It is probably fair to comment that numbers enjoying the art of decoupage will not increase without the availability of beginners classes -- a worthy aim, but finding tutors for such an ongoing venture is very difficult considering the geographic distribution of a very small membership. Consequently I see the future of the Guild may be limited without serious and cautious planning for the future.
I close in saying that my four years as President of the Guild has been challenging, rewarding and enjoyable, in no small way due to the support of the Committee. Val as vice presidnet has been a stalwart on top of the enormous contribution she makes in producing Snippets and other information emailed and posted. Sue and Di together manage the secretarial tasks and Glenda ably guards the finances. To the Committee and members I say thankyou -- your combined efforts make our successful Guild -- may this continue well into the future for the benefit of all.
Barbara Chapple (President 2004-2008)
COMPOSITION - THE ART OF BALANCEby Judith Madden. Decoupage Guild of N.S.W.
Artists work through various stages experimenting with shapes of colour, tone and texture, disregarding all images that are unnecessary and keeping only the parts that balance and express an idea. The putting together of parts to make an interesting whole is called "creating a composition". We, as decoupers use a similar process beginning with a blank object and on the surface we arrange a pattern of cutouts on a painted surface to communicate an idea or effect.
To achieve this, although there are no set rules on how or in what order of use, the following features are suggested.
Commence with an idea, research and make sketches.
Select an image.
Introduce a centre of interest.
A focal point can be achieved by:
- Adding a contrasting shape
- Adding extra detail to an area or shape
- Highlighting with a bright or contrasting colour
- Changing size
- Changing tones.
Balance shapes forms and colours
Balance may be formal (symmetrical), achieved when all shapes, tones and colours are equally spaced on either side of a central area. Suitable for example a hexagonal lidded urn.
Informal (asymmetrical). All shapes are arranged off centre and are balanced by using a range of sizes, dark or light tones, warm or cool colours. Suitable for irregular objects or where you want to create dynamic movement.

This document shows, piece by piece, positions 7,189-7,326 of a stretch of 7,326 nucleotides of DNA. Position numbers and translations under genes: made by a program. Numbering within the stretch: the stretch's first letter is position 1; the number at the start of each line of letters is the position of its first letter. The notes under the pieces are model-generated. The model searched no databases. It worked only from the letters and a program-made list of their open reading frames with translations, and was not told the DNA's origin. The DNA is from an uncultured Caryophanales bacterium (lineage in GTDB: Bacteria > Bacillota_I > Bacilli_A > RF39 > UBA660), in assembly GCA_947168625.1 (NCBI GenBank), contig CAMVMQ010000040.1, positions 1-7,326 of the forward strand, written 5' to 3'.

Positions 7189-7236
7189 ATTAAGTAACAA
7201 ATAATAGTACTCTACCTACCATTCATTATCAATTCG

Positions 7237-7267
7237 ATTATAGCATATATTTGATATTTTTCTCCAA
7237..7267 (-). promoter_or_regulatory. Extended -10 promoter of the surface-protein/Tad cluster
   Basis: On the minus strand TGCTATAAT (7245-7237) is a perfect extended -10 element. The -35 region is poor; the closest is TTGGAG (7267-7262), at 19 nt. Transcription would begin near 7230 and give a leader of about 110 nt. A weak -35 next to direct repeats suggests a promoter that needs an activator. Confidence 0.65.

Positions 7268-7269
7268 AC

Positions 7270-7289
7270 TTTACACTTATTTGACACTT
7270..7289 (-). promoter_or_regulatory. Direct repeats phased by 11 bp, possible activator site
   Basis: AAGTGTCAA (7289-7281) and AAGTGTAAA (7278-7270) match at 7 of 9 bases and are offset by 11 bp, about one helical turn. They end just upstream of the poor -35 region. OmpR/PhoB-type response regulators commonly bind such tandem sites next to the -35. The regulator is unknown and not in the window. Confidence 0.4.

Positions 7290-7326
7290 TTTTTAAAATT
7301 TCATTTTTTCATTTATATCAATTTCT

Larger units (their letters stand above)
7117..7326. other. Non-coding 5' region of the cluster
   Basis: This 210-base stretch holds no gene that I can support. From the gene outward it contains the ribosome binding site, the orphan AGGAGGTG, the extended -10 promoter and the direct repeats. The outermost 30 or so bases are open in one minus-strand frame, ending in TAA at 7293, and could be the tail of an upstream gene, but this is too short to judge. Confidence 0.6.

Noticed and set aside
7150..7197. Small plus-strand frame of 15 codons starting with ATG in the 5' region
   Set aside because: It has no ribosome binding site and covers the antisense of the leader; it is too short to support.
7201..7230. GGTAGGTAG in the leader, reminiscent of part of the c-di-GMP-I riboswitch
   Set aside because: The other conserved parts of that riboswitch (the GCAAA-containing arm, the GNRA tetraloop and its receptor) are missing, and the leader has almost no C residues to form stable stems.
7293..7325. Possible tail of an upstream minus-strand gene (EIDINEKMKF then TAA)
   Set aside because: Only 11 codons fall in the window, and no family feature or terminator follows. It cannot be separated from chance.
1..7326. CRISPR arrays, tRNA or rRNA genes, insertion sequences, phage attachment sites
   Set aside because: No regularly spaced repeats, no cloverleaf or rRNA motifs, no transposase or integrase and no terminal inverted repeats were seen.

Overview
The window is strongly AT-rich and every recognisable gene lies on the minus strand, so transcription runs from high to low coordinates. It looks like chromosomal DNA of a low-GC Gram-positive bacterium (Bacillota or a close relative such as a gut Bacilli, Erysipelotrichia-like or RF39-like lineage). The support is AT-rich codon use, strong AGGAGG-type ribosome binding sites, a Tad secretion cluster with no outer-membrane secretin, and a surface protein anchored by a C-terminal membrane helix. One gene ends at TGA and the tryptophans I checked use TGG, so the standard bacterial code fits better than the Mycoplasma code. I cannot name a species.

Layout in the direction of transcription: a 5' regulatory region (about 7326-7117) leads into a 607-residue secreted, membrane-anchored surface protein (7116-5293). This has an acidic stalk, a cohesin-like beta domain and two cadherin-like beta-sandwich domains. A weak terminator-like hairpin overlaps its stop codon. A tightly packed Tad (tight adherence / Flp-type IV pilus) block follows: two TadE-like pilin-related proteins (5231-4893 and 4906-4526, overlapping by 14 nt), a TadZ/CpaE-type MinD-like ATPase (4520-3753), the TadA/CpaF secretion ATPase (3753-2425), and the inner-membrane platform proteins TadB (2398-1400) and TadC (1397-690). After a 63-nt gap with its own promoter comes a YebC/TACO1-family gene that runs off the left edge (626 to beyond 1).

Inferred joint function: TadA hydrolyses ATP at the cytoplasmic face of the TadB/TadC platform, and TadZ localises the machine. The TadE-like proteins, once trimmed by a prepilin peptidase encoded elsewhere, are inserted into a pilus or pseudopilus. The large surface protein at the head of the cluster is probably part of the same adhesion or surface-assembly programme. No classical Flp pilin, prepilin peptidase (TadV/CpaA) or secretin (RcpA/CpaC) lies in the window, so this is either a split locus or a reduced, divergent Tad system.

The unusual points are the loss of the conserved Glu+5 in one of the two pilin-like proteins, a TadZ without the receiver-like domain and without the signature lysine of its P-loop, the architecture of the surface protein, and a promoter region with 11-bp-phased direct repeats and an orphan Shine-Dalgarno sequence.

Movement, this creates vitality and action. This can be achieved by using repeating patterns. Study Japanese patterned papers to see how it is achieved.
Space can be achieved by using
- Perspective, where lines diminish to a vanishing point on the horizon.
- Tones gradation from strong clear tones to pale greyed tones in the background.
- Using large detailed shapes in the foreground.
- Using flat areas of positive and negative shapes within a picture area.
- Using warm colours in the foreground and cool or greyed colours in the background.
- Overlapping shapes and forms to create new shapes and textures (try yellow over blue tissue paper to create a green tone)
- Develop pattern by adding specially designed motifs as found in patterns for interior decorations eg wall papers, dress fabrics or natural patters like bark on trees, river stones, rippling water or leaf foliage.
- Harmony is achieved when lines, colours, tones, forms or texture are similar in appearance, they are harmonious and create a pleasing unified effect.
- Contrast is created when different objects are placed alongside each other. It can be used to emphasize a focal point or create drama or tension.
Points to remember.
Blu-tak composition onto object before painting to work out colour scheme and areas of colour.
Transfer cutouts to acetate sheet or clear plastic sheet this can then be held over the painted areas to check if any adjustments are needed. It is easier to do this now before glueing.
The shape of the cutouts should be in harmony with the object to be decoupaged. You can cut into an image or the background to alter the shape provided it does not detract from the image.
Place object onto a turn-table to view from all sides.
Make any necessary adjustments to colours, tones and texture to enhance the composition.
If you are completely satisfied, commence glueing.
Good luck with your masterpiece.
Some Photos Of The Display At Our Decoupage Exhibitionat Chermside Library on 27th-28th September 2008